Theresa Sparks, running for supervisor of San Francisco’s District 6 (the Western Addition, Alamo Square, Anza Vista, North Panhandle, the Hayes Valley, and Lower Pacific Heights), describes herself as: “the transgender woman … (who) live(s) my progressive values out loud, in the open, for all to see, every single day of my life”. Frankly, when I learned of her candidacy, I wondered if this was another case of Harvey Milk, who in 1977 became the first openly gay elected official in the United States. Since then, San Francisco has become known as one of the most openly lesbian/gay/bisexual/transgender (LGBT) city in the U.S., but is that one issue alone sufficient to impact the governing of a metropolitan city?
On visiting her website, I decided there was a lot more to Sparks’ candidacy. While Sparks has certainly “been recognized as a national leader in the fight for LGBT civil rights”, she possesses both business and social credentials. Sparks spent more than 20 years as CEO of several multi-national environmental firms, holds a U.S. patent in recycling, was CFO and later president of the Good Vibrations cooperative, served on the San Francisco Human Rights Commission, and was appointed to the re-constituted Police Commission, including two years as president.
Some of the issues Sparks lists on her website include affordable housing, public safety, balancing the city budget (Sparks claims her agency spent only $5 M of an allotted $6 M budget last year), and creating new, sustainable jobs. Those are fine, but everyone claims those issues as their own. However, Sparks strongly supports small business and also supports CleanPowerSF, which wants to replace fossil fuels with clean, renewable energy. Frankly, these are both issues that are near and dear to my heart.
I teach a small business management class, and Sparks asserts: “We can’t continue to add more taxes onto small businesses or eventually there will be no more small businesses to tax”. This is a critical concern. Because big business employs so many lobbyists and obviously provides many jobs (although many are now being “outsourced”), small business has for too long been an easy target for taxation from our, um, influenced legislators. Especially within a small section of a city rather than the downtown area, small businesses constitute the heart of the economic community. Rather than piling on taxes, the city should be supporting its own small businesses.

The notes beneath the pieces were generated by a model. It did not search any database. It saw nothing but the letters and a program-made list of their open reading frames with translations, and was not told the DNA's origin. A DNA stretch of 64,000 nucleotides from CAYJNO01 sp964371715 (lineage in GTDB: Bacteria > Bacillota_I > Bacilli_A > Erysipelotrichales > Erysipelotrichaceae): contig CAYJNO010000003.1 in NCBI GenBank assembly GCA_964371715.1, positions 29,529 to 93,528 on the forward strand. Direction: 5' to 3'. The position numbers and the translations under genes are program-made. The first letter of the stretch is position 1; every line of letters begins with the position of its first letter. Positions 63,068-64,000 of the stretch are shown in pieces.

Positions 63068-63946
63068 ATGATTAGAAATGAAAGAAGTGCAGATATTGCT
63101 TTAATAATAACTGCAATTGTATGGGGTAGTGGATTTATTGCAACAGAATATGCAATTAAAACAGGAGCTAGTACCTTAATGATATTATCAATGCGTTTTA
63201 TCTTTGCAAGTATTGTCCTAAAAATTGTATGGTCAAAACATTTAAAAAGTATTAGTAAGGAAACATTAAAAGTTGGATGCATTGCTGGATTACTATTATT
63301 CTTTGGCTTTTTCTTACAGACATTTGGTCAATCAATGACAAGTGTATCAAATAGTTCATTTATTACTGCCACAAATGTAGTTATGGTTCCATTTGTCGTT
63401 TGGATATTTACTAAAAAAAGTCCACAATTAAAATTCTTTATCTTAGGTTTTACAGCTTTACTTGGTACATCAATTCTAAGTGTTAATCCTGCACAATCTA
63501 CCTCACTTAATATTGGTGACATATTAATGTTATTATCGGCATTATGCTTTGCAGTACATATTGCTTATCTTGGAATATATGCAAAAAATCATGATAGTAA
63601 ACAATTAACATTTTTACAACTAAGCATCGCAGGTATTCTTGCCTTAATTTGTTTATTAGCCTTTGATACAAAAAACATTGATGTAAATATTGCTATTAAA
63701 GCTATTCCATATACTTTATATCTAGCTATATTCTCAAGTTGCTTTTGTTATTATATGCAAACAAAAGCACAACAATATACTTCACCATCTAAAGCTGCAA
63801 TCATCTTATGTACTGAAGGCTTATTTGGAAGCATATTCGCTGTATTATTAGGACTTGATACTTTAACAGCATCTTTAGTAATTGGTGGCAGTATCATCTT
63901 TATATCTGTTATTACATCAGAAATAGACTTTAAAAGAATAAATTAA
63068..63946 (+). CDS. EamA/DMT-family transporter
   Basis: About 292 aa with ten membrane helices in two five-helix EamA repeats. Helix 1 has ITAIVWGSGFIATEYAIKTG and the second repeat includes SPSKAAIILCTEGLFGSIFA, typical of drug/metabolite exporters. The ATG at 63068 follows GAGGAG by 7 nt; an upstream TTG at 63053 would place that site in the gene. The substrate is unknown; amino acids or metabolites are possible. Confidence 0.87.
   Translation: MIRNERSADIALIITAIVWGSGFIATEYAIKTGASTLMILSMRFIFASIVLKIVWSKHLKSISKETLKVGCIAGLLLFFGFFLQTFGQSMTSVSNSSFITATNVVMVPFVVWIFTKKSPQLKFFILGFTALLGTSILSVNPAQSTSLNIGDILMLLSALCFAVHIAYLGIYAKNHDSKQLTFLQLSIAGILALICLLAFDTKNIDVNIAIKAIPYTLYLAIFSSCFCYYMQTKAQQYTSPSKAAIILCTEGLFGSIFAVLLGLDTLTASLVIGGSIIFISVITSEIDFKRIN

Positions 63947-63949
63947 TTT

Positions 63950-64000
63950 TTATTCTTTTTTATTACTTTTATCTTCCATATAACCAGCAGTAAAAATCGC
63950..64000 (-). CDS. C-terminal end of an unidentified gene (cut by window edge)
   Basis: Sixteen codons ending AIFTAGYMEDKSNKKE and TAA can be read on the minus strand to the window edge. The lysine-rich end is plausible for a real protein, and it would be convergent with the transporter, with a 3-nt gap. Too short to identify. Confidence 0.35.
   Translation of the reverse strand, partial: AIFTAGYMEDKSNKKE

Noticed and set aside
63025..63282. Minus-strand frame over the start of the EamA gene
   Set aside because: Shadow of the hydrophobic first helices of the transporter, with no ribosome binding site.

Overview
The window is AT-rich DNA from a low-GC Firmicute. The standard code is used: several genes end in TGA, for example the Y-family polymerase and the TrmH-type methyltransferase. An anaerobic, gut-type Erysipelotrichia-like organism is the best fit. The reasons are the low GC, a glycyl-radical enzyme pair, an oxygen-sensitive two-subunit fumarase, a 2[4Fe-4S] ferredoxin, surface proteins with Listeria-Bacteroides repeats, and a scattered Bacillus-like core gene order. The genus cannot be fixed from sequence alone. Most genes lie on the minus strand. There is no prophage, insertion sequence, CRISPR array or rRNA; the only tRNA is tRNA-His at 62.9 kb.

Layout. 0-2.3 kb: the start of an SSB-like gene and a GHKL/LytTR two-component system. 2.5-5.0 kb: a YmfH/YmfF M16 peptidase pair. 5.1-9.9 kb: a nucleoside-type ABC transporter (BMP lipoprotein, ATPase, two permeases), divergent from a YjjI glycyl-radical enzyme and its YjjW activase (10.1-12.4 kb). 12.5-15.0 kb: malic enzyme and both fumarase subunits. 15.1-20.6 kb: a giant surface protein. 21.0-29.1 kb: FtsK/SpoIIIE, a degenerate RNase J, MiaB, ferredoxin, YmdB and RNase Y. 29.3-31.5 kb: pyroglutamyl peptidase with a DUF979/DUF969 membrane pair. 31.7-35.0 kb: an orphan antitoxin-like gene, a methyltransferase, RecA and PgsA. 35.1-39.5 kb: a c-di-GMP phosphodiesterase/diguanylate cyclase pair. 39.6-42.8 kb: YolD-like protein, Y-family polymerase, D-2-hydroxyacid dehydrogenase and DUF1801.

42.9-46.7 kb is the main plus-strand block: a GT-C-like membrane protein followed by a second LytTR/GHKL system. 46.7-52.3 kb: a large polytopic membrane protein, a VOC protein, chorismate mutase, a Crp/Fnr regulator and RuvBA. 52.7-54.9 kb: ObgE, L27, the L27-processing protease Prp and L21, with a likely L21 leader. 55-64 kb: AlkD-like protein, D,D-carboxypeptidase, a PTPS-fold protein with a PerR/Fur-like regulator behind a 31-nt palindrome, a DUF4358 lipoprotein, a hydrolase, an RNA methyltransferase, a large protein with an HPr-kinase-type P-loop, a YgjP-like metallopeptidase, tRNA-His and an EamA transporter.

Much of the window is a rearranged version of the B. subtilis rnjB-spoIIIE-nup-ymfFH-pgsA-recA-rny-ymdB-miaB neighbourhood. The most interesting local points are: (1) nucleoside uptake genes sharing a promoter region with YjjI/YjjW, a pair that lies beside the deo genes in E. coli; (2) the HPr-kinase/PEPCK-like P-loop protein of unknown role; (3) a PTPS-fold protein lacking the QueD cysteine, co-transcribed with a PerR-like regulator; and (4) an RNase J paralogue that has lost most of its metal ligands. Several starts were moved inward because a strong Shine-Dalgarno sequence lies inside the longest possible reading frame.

According to Sparks: “Currently, more than 95% of the $1.85 billion that the City spends on commodities and services are purchased from vendors located outside the City (sic) and this doesn’t even include large infrastructure projects or Federal or State projects.” While she claims her agency has helped “in substantially increasing the requirement for local procurement on contracts up to four hundred thousand dollars”, she also laments that, “Unfortunately, there is institutional reluctance towards expanding that to multi-million dollar contracts”, and wants to increase larger local purchasing.
She also wants to combine clean energy with job growth, which is vitally important to the state in general. “The only way to protect our environment from further damage and to end our reliance on fossil fuels is to fully embrace the concept of clean, renewable energy,” she said. “We need to create a business environment that is not only supportive of tech growth but encourages it and provides basic infra-structure that attracts more of these creative people and companies to the City. One of my first projects as your District 6 Supervisor will be to create Tech-Business Innovation Zones in SOMA with municipal ultra-high speed web access for developers, payroll tax exemptions for start-up companies, and small business incubation services for entrepreneurs.”
Sparks is clearly no “one-trick pony”. The issues that she lists are both highly relevant to a specific city district and important in terms of overall metropolitan health. Sparks not only supports the needs of individuals and special-interest communities, but she clearly has the background to understand and address larger financial concerns. In a city that has for too long been torn apart by infighting between highly focused factions, it is encouraging to believe that someone with a more “big picture” view might actually be elected. Frankly, I hope so.